Igor Levit, Piano
Saturday, May 16, 2020 | 8:00 pm
Piano Recital Series
March 16, 2020: Important Announcement: Remainder of Duke Performances spring season cancelled
Due to precautionary measures related to COVID-19, Duke University has temporarily suspended on-campus classes and is postponing all events with an expected attendance of more than 50 people taking place both on- and off-campus.
Sadly, we must cancel all Duke Performances presentations, both on- and off-campus, for the remainder of our spring season, through May 16.
We wish these changes weren’t necessary, but under the circumstances an aggressive course of action is justified to protect public and community health.
We will do our best to present in the future the artists impacted by these cancellations.
The Duke University Box Office will issue refunds to patrons holding tickets for presentations through May 16. Tickets purchased with a credit card will be refunded to the card of purchase. If card of purchase is expired, refund will be issued via check. Tickets purchased via check or cash payment will receive a check reimbursement sent to the address on record. All refunds are expected to be completed within 8 weeks. Thanks for your patience as we work to expedite refunds.
We thank you for your support of Duke Performances and look forward to seeing you at our presentations in the future.
Until then we wish good health for you and your loved ones as we endure this unprecedented challenge.
With best wishes,
Vice Provost for the Arts
Bold, brilliant, and outspoken, Igor Levit is the pianist of the moment. “Perhaps the most formidable virtuoso of the younger generation” (The New Yorker), Levit is assertive in speaking his mind musically and politically. Winning the prestigious Gilmore Artist Award in 2018 magnified his profile, and his intimate album Life has reaped critical praise as a non-traditional program and meditation on grief.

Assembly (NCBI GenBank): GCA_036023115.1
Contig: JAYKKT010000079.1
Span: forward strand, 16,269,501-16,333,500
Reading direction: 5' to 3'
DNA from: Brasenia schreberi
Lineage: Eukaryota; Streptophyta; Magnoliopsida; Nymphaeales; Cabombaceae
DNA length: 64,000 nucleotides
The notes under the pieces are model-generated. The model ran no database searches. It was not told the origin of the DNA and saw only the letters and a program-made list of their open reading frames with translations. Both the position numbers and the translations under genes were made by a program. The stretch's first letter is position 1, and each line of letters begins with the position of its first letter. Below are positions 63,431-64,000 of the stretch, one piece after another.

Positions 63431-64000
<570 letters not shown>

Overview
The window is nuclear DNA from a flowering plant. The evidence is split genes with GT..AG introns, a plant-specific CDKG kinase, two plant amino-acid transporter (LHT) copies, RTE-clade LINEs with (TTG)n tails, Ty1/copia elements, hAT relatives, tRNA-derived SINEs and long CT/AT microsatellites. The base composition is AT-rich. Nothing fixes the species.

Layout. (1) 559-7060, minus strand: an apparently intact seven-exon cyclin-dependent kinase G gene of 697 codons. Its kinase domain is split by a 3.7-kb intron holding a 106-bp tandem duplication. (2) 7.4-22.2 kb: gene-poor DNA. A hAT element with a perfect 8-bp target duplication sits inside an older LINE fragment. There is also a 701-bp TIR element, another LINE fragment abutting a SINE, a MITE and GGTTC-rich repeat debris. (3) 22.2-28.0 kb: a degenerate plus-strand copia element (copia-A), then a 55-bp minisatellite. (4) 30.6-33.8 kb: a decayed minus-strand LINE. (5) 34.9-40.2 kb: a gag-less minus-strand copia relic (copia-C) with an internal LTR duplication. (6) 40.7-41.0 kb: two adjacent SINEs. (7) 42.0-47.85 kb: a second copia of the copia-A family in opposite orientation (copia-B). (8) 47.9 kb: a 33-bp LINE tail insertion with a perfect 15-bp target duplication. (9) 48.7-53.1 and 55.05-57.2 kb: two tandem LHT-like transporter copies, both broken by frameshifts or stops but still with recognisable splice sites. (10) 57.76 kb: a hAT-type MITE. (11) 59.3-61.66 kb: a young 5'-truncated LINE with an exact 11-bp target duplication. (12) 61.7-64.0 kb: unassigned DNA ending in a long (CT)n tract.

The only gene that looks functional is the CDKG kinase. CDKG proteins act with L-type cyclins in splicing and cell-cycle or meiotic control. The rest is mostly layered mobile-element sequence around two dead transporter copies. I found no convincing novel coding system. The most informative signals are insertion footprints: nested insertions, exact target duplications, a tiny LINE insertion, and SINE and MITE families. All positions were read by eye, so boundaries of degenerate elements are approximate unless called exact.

Levit’s first album was a recording of Beethoven’s late sonatas, a move which Gramophone declared “a debut of true significance.” In his second Duke Performances recital, Levit offers four early and late Beethoven sonatas. The Sonatas No. 9, 10, and 11 display Beethoven’s mastery of classicism, but distinctly carry his charged voice. The monumental “Hammerklavier” took nearly a year to compose, and gives the pianist the challenge to elucidate the thorny connections between disparate musical ideas — a task perfectly suited for Levit.
Beethoven: Piano Sonata No. 9 in E Major, op. 14, no. 1
Beethoven: Piano Sonata No. 10 in G Major, op. 14, no. 2
Beethoven: Piano Sonata No. 11 in B-flat Major, op. 22
Beethoven: Piano Sonata No. 29 in B-flat Major, op. 106 (“Hammerklavier”)
Igor Levit 'BBC In Tune Sessions: Beethoven Piano Sonata No. 17 in D Minor, op. 31, no. 2, 2nd movement'
“Levit’s command of the piano inspires a degree of awe”